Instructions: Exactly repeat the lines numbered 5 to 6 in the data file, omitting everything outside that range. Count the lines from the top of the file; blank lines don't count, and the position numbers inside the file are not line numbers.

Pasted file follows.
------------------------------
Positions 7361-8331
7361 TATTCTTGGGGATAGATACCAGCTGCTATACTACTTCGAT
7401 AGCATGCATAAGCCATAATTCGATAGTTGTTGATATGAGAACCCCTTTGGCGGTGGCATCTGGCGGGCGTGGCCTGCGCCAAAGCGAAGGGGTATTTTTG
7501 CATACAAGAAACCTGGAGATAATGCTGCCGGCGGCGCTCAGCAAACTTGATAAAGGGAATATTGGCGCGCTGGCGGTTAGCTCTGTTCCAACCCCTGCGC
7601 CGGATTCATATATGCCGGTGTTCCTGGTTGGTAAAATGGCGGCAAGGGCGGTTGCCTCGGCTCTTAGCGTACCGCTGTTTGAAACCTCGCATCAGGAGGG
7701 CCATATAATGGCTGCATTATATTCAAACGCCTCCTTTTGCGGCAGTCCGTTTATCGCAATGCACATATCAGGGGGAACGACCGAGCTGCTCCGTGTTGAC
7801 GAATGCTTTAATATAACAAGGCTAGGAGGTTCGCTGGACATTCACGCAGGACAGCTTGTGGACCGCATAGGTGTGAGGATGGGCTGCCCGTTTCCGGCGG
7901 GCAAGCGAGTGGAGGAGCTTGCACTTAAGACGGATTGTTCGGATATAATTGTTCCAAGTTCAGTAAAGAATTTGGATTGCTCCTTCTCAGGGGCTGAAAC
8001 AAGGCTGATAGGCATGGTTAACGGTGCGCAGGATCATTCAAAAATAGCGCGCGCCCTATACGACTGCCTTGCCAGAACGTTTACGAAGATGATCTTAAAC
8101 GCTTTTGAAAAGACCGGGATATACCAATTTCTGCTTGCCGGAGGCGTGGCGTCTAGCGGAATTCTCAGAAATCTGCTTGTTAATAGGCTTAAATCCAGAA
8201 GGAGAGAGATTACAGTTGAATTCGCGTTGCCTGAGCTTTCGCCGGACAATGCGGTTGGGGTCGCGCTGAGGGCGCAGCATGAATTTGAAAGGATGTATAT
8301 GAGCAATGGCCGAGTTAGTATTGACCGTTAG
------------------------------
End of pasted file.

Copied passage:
7601 CGGATTCATATATGCCGGTGTTCCTGGTTGGTAAAATGGCGGCAAGGGCGGTTGCCTCGGCTCTTAGCGTACCGCTGTTTGAAACCTCGCATCAGGAGGG
7701 CCATATAATGGCTGCATTATATTCAAACGCCTCCTTTTGCGGCAGTCCGTTTATCGCAATGCACATATCAGGGGGAACGACCGAGCTGCTCCGTGTTGAC